Karl Lagerfeld started designing furs for Fendi, for specific films. He designed all the furs in Visconti's Conversation piece. This fur became incredibly iconic because it's a raincoat lined with sable, which is like the ultimate in luxury, like, "I'm so rich, you don't even need to see my fur." Like, "I'm just gonna wear it on the inside, and wear like, a sort of boring raincoat on the outside." People died over it. They weren't gonna put it into production. Then, when people were talking about it in reviews of the film, they put it in production, and it was one of their best sellers ever. They've continued that relationship with directors and costume directors to this day, and have worked with Wes Anderson on the Royal Tenenbaums, and also the Grand Budapest Hotel.
Like Gucci, did Fendi have ever have a dip in popularity?
The ’90s after the ’80s boom was kind of another fallout period. They were seen as old-fashioned. Fur fell out of fashion in the ’90s. We went to minimalism and political correctness. It wasn't appropriate to wear fur, so they were focusing more on their leather goods, but couldn't seem to get cool. Anna's daughter, Sylvia Vinterini Fendi, started working for them in ’94 as the creative director of accessories in men’s . She was basically told to make a boring bag, that was minimal, in the mood of the times. She's like, "Fuck it, I can't do this." What she wanted to wear was this maximimalist beautiful thing that showed craftsmanship, so she designed the baguette. It's called the baguette because you wear it right under your armpit, like a man coming out of a boulangerie would carry a baguette. They made it in 600 different combinations of patterns and techniques and fabrics. Usually, they're all handmade. Almost immediately, they became iconic “it bags,” and really started that trend. You know, Sara Jessica Parker memorably wore in Sex In The City. And they were incredibly expensive. But, they were really fusing this idea of a luxury good as a one-off art piece.
Each one is so different.
A couple years ago, I went to see a silk weaving place outside of Florence that has been around since the 1400s. These 15th-century looms had woven specific ones for the Fendi baguette. They went to these very specific craftsman and worked with them to honor the idea of Italian craftsmanship that had helped them gained such eminence in America, but also neon colors, or there would be hot-pink python with this beautiful beaded pastoral scene on it. It was very interesting combinations, and it really turned the company around. They'd been having a lot of trouble, and it made them the hot handbag company starting then. Most of Sylvia's designs for Fendi have continued being really important, like the spy bag which was introduced in ’05, which they still do various iterations of, with the woven handles, the very slouchy shape, continuing with the Bohemian ethos they started with the baguette, and then taking it a step further.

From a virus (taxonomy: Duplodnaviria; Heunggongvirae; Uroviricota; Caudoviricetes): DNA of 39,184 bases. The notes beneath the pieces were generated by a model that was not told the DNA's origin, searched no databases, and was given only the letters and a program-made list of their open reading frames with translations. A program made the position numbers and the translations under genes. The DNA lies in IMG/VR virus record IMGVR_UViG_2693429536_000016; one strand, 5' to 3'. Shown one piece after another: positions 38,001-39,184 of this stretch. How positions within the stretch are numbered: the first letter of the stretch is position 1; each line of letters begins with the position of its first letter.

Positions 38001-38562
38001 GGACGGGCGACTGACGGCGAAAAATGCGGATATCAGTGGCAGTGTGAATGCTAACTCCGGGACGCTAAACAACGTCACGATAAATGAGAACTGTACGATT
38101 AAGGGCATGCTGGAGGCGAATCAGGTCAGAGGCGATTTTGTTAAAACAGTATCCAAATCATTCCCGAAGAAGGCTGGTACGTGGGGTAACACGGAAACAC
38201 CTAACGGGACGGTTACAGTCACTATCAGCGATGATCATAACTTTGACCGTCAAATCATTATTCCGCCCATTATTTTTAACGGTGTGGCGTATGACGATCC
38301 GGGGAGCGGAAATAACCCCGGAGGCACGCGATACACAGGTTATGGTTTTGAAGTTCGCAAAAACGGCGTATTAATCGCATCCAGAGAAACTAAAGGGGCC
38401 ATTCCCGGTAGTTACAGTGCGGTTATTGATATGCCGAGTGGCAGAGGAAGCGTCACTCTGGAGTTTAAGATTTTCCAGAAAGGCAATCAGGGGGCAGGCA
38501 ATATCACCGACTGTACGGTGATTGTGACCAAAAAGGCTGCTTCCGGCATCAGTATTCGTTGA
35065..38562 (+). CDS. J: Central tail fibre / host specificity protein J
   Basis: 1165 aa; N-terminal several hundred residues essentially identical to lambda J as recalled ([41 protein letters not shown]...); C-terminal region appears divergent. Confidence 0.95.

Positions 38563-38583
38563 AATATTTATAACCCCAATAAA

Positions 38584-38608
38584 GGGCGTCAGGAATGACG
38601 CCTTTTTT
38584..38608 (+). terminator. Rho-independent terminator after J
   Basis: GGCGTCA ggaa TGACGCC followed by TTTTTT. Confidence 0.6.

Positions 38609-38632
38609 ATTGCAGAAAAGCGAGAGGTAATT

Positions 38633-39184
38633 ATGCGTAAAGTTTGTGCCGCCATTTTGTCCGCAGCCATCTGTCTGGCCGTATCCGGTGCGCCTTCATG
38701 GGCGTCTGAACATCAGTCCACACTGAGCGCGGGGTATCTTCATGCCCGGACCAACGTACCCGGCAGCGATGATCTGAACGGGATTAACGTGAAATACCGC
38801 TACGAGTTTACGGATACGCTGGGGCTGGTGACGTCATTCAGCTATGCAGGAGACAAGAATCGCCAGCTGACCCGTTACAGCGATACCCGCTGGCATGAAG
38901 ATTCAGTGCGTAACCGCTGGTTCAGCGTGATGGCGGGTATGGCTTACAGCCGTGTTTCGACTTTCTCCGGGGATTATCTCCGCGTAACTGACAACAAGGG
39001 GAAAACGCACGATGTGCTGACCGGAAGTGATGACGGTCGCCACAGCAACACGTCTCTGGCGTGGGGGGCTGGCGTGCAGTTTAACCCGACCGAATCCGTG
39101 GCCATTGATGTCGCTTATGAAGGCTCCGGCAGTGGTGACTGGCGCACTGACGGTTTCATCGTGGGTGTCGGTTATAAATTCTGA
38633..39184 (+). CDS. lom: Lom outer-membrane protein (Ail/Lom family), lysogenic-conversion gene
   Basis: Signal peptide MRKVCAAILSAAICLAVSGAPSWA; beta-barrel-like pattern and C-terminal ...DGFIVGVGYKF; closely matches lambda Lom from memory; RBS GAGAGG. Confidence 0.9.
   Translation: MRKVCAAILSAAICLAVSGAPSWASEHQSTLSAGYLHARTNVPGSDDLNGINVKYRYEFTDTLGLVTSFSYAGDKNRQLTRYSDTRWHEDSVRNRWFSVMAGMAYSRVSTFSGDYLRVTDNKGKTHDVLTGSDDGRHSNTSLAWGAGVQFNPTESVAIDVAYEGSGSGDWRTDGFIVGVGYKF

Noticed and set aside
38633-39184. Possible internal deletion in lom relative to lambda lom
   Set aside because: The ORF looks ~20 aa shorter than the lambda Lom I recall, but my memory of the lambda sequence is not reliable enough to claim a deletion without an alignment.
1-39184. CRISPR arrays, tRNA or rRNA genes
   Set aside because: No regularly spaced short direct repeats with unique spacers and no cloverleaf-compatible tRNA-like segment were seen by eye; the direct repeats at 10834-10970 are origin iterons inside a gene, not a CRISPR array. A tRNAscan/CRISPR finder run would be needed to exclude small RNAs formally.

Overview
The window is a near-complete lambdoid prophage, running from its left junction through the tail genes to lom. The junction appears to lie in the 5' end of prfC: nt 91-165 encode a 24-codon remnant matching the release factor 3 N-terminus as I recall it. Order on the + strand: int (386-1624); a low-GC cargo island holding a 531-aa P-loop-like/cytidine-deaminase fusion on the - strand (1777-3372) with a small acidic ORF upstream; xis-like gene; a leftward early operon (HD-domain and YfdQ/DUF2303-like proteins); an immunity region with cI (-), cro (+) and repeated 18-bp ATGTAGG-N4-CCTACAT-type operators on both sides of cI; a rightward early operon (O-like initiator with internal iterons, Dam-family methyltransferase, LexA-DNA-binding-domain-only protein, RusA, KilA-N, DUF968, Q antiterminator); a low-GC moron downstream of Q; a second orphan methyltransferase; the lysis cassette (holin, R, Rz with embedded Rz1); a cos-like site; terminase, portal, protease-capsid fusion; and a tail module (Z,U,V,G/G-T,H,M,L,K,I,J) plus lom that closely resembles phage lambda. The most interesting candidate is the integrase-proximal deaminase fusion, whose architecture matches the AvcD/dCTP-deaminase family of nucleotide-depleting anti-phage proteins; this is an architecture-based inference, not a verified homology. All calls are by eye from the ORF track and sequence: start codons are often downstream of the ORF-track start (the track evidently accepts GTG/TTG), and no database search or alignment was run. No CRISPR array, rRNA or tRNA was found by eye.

What’s next for Fendi?
They’re still continuing to push boundaries with both fur and technological advances. That's really what Lagerfeld, the sisters, and Sylvia talk about, when they discuss the company. He always says that he sees his work with Fendi sort of eschewing nostalgia. I wouldn't necessarily say so completely. There’s a real sense of taking care of the craftsmanship, continuing that, even when they're using silk instead of leather, always trying to do everything to the best of abilities, and continue to make it as pretty and beautiful in the form as they would with the light leather jackets and furs. In ’07, they did the longest runway show in history, which was on the great wall of China, showing their spring/summer ’08 collection. It was just one night, but they flew in like 500 celebrities to watch. They worked on it for a year. They planned it for a year. I think it was this show and the Trevi Fountain show, sort of these pinnacles of their work, their time, design and fashion. ’07 was the 30th anniversary of Lagerfeld doing the ready-to-wear collection, so I think they wanted to do this very dynamic show. And in ’15, they did their first haute-couture fur show, just furs. They're always trying to do things in a new way, trying to push boundaries, while at the same time, locking in with the craftsmanship that they're known for in Italy.
And I see you’ve saved your favorite for last? Let’s talk about Pucci.
Both Gucci and Fendi were started in the ’20s, but really came to prominence in the post-war era, and Fendi a little later than Gucci, really in the ’50s and '60s. Emilio Pucci founded his company in the late ’40s, early '50s — perfectly capturing that time when everyone in America was turning toward Italy. He was born in Naples in 1914, the son of a marquese, so he grew up in a palazzo in Rome, and was a very talented athlete and a very good skier. He was on the Italian Olympic ski team in ’34, and he was also an academic, so he got a ski scholarship to go to Reed College in Portland, Oregon. He finished it in one year, writing his thesis on democracy versus fascism, so it's very interesting he then went into fashion. But, also living in Mussolini's Italy, he must have been very affected by it. While he was at Reed, he redesigned their ski uniforms, and that was the first time he did any kind of design.
What happened when he returned to Italy?